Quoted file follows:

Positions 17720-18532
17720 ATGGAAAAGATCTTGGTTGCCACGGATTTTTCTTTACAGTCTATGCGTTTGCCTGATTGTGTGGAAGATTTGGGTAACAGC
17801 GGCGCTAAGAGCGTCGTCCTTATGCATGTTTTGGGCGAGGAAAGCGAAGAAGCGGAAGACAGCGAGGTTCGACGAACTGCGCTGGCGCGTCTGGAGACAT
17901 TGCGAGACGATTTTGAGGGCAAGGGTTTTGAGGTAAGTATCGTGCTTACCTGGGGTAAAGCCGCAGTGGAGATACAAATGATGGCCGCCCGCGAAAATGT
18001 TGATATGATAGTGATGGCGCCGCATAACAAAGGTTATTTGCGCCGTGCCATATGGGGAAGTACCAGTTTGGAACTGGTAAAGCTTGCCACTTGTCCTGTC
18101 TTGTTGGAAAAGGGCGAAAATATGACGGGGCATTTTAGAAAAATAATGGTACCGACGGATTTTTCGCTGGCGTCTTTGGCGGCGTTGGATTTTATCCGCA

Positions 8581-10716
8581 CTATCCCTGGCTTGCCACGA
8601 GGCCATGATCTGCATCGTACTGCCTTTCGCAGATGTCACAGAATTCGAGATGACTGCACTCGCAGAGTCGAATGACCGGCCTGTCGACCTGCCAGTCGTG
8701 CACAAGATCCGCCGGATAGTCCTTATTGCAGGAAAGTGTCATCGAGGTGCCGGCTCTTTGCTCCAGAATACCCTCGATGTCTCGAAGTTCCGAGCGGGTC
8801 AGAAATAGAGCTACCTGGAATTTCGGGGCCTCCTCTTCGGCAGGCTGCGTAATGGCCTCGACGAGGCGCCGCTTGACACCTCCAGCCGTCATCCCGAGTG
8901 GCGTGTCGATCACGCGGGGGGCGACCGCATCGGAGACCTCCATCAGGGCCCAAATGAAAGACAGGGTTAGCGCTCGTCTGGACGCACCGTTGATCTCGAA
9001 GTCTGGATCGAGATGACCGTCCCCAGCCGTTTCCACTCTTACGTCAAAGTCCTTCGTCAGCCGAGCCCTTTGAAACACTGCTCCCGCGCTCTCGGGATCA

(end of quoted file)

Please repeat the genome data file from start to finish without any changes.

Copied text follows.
Positions 17720-18532
17720 ATGGAAAAGATCTTGGTTGCCACGGATTTTTCTTTACAGTCTATGCGTTTGCCTGATTGTGTGGAAGATTTGGGTAACAGC
17801 GGCGCTAAGAGCGTCGTCCTTATGCATGTTTTGGGCGAGGAAAGCGAAGAAGCGGAAGACAGCGAGGTTCGACGAACTGCGCTGGCGCGTCTGGAGACAT
17901 TGCGAGACGATTTTGAGGGCAAGGGTTTTGAGGTAAGTATCGTGCTTACCTGGGGTAAAGCCGCAGTGGAGATACAAATGATGGCCGCCCGCGAAAATGT
18001 TGATATGATAGTGATGGCGCCGCATAACAAAGGTTATTTGCGCCGTGCCATATGGGGAAGTACCAGTTTGGAACTGGTAAAGCTTGCCACTTGTCCTGTC
18101 TTGTTGGAAAAGGGCGAAAATATGACGGGGCATTTTAGAAAAATAATGGTACCGACGGATTTTTCGCTGGCGTCTTTGGCGGCGTTGGATTTTATCCGCA

Positions 8581-10716
8581 CTATCCCTGGCTTGCCACGA
8601 GGCCATGATCTGCATCGTACTGCCTTTCGCAGATGTCACAGAATTCGAGATGACTGCACTCGCAGAGTCGAATGACCGGCCTGTCGACCTGCCAGTCGTG
8701 CACAAGATCCGCCGGATAGTCCTTATTGCAGGAAAGTGTCATCGAGGTGCCGGCTCTTTGCTCCAGAATACCCTCGATGTCTCGAAGTTCCGAGCGGGTC
8801 AGAAATAGAGCTACCTGGAATTTCGGGGCCTCCTCTTCGGCAGGCTGCGTAATGGCCTCGACGAGGCGCCGCTTGACACCTCCAGCCGTCATCCCGAGTG
8901 GCGTGTCGATCACGCGGGGGGCGACCGCATCGGAGACCTCCATCAGGGCCCAAATGAAAGACAGGGTTAGCGCTCGTCTGGACGCACCGTTGATCTCGAA
9001 GTCTGGATCGAGATGACCGTCCCCAGCCGTTTCCACTCTTACGTCAAAGTCCTTCGTCAGCCGAGCCCTTTGAAACACTGCTCCCGCGCTCTCGGGATCA